Harry S. Truman photo

The President's News Conference

January 15, 1946

THE PRESIDENT. [1.] The first announcement I want to make is that the Message on the State of the Nation and the Budget Message will go down together on Monday.

On Saturday morning at 10:30, in the White House movie theater, we will discuss the Budget Message with those who are interested, as is usually done each year.

Now I am ready for questions.

Q. Mr. President, why is the--why has there been a delay in the State of the Union

Message? Is it hooked up with the labor situation?

THE PRESIDENT. No. It was a decision shortly arrived at, that one message is enough. The State of the Union Message and the Budget Message will go down together.

Q. One document?

THE PRESIDENT. It will be one document.

[2.] Q. Mr. President, Senator Barkley said on Monday that it would be unseemly for Congress to do any business until this Message had gone up. Are they released now to go ahead?

THE PRESIDENT. They have been released ever since they met. I have no strings on them. [Laughter]

[3.] Q. Mr. President, what did you and Mr. Farley talk about this morning, and did it include New York State politics?

THE PRESIDENT. It did not include New York politics.

Q. Could you tell us what else?

THE PRESIDENT. Everything else under the sun. Oh, personal matters, principally.

[4.] Q. Mr. President, the delegation in London seems to be divided on the question of whether or not the Japanese mandated islands that we conquered out in the Pacific should be placed under a U.N.O. trusteeship. What is the administration's policy on that?

THE PRESIDENT. Those that we do not need will be placed under a U.N.O. trusteeship.

Q. And those that we need--

THE PRESIDENT. We will keep.

Q.--we will annex, sir?

THE PRESIDENT. We will keep.

Q. Forever?

THE PRESIDENT. That depends. As long as we need them.

Q. Will we go through a form of individual trusteeship for--

THE PRESIDENT. Yes. Yes, it will be under an individual trusteeship.

Q. For the islands we need? The others will be collective?

THE PRESIDENT. That's right.

Q. Wouldn't that be under the Security Council?

THE PRESIDENT. I beg your pardon?

Q. Will that be under the Security Council?

THE PRESIDENT. Yes. Just like all the rest of them.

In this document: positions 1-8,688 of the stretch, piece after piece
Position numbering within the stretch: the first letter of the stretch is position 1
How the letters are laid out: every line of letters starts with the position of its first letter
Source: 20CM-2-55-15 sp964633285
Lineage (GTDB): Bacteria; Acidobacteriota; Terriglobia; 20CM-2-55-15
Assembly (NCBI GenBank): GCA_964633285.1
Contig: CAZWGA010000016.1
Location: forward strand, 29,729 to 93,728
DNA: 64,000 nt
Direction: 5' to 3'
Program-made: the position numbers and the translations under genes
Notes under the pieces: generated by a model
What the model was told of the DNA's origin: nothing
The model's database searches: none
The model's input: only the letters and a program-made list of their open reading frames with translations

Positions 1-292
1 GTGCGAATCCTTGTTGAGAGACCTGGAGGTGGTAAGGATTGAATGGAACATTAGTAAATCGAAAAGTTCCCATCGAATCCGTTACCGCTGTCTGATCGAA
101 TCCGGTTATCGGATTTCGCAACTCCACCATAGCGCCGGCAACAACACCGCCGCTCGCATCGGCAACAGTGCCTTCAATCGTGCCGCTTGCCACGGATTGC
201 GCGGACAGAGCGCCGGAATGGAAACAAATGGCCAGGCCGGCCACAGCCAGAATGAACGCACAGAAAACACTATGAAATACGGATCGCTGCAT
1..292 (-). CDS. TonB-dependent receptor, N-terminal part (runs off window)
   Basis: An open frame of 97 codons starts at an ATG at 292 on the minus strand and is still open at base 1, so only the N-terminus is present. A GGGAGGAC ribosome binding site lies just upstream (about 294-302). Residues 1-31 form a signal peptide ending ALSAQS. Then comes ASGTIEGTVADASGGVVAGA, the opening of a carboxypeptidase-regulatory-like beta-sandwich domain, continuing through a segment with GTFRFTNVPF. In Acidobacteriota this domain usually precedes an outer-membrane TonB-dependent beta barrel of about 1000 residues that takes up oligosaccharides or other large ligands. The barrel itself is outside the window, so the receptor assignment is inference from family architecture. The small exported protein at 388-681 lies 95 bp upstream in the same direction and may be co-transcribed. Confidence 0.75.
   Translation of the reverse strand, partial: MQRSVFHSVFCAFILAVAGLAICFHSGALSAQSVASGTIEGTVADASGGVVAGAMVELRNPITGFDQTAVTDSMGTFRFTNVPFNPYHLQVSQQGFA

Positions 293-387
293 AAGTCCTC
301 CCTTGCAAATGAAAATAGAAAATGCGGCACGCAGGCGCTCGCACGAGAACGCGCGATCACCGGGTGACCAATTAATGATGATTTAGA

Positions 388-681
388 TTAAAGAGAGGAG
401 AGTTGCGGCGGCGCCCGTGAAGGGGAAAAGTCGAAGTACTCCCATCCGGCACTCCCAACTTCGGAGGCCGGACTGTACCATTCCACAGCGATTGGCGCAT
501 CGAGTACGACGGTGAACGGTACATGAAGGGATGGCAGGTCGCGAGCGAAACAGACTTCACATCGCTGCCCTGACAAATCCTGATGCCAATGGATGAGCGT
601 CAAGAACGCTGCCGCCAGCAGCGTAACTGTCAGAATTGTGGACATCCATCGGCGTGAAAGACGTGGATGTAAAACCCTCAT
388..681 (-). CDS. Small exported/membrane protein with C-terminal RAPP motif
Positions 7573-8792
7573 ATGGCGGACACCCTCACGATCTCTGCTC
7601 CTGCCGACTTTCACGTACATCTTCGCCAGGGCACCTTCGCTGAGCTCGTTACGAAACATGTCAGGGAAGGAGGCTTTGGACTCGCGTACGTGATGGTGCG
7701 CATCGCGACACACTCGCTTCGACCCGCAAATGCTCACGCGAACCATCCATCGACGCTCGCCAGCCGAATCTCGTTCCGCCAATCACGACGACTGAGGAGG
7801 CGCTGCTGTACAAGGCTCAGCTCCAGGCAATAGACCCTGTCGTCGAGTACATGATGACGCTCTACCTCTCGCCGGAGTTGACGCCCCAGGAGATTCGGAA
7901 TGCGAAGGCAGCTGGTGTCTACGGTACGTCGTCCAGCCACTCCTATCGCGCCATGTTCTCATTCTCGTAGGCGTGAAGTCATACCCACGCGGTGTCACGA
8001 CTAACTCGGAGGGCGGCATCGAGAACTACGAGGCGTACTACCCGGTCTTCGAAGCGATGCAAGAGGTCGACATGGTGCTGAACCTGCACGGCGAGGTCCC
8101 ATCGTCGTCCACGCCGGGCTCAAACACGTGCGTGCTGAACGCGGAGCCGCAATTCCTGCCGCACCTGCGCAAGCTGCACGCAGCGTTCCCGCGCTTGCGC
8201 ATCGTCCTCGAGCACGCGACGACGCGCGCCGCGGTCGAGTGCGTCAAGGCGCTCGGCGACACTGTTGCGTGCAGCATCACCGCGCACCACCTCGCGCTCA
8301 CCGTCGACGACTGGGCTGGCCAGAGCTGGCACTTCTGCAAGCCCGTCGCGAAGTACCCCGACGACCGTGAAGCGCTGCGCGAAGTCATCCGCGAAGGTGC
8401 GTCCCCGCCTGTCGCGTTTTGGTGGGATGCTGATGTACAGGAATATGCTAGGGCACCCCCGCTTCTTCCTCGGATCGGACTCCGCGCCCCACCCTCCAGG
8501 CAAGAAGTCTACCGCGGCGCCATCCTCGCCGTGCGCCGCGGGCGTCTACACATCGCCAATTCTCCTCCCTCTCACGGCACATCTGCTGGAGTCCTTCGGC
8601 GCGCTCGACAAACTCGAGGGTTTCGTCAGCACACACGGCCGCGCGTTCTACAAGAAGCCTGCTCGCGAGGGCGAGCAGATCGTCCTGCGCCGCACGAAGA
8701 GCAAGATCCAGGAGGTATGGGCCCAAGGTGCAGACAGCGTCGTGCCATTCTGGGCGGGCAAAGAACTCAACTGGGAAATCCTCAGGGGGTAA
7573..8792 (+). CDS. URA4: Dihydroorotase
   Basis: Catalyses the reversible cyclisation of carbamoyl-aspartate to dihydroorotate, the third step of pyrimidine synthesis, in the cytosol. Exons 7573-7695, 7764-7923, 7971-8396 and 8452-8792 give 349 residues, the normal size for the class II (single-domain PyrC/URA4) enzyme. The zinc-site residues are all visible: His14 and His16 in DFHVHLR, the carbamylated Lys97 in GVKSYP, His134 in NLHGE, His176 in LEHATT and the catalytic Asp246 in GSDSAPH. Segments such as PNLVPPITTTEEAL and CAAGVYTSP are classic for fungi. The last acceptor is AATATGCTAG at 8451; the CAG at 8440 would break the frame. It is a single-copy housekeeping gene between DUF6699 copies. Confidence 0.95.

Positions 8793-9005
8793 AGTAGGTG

Q. Well then, Mr. President, the way that will work out will be that there will be some islands under our trusteeship and some under the individual trusteeship of other nations?

THE PRESIDENT. Well, no. It will be through collective trusteeships, in most instances.

Q. You envision that we will be the only nation that will have individual control--

THE PRESIDENT. That is not necessarily the case. We will have to work those things out as we come to them, and inaugurate the policy as we go along.

Q. On those islands where we are the sole trustees, will we know the United Nations are all for that?


[5.] Q. Mr. President, what about the union picture--the labor picture? Anything new come to you?

THE PRESIDENT. All I know is what I see in the papers.

Q. Mr. President, some of the supporters of the Hobbs antilabor-racketeering bill on the Hill complain that it is stymied in congressional committees. The question is whether in view of your radio speech you have any comment to make on that?

THE PRESIDENT. The House, which is considering it, should be allowed to vote on it the same as any other legislation.

[6.] Q. Mr. President, in accepting the General Motors fact finding board's increase, the union put a limit of a week on its acceptance. Do you have any comment on that?

THE PRESIDENT. No comment. I approved the report of the fact-finding commission.

Q. Do you have any comment on this-on this contract that was signed by KaiserFrazer, where they added a bonus?

THE PRESIDENT. I am not familiar with the contract--of course, I am glad that the collective bargaining in that case was a success. That's all I can say about it. I have never seen the contract.

[7.] Q. Mr. President, at the end of the Fairless-Murray meeting the other day, Mr. Ross told us that--in giving us a sort of narrative--that Mr. Fairless made a proposal and Mr. Murray made a counterproposal. Was that Fairless proposal a new proposal, or a reiteration of one of his old ones?

THE PRESIDENT. I can't answer that. All I know is that be made the proposal and then Murray made the counterproposal. It all took place before he came here.

Q. Is that a new proposal?

THE PRESIDENT. I can't answer that. You will have to ask Mr. Fairless.

Q. Was an increase in the price of steel discussed at those meetings?

THE PRESIDENT. It was not.

Q. Was that above 15 cents, sir?

THE PRESIDENT. No, it was not.

[8.] Q. Mr. President, it has been announced that there will be an addition built to the White House1 in the back here. Some of our leading architects are opposed to the--

THE PRESIDENT. What leading architects?[Laughter]

1 A White House release, dated January 11, outlined plans for the work, noting that the $1,650,000 construction project would be divided into four main units: (1) addition to the Executive Offices; (2) completion of the East Wing; (3) interior alterations to the Mansion; and (4) landscaping and improvements to the grounds.

Q. The American Institute of Architects.

THE PRESIDENT. I have never been in touch with the American Institute of Architects. And the Park and Planning Commission have approved the program, and all the architects we have talked to are in favor of the program. And it is built principally for your benefit. I am going to have an auditorium in which you gentlemen can sit down and ask me questions. [Laughter]

Q. These architects, Mr. President, feel that the White House should be the President's home.

THE PRESIDENT. Well, I feel that way, too. But this has no connection whatever with the White House. This is an addition to the offices of the President.

Q. That is what they are opposed to. They think--

THE PRESIDENT. They don't want the President to have any offices to work in. It's just something to talk about.

[9.] Q. Mr. President, getting back to the Pacific Islands, there are several islands below the Equator which I understand are not Japanese mandated. Are you interested in those?

THE PRESIDENT. Only in conjunction with our allies.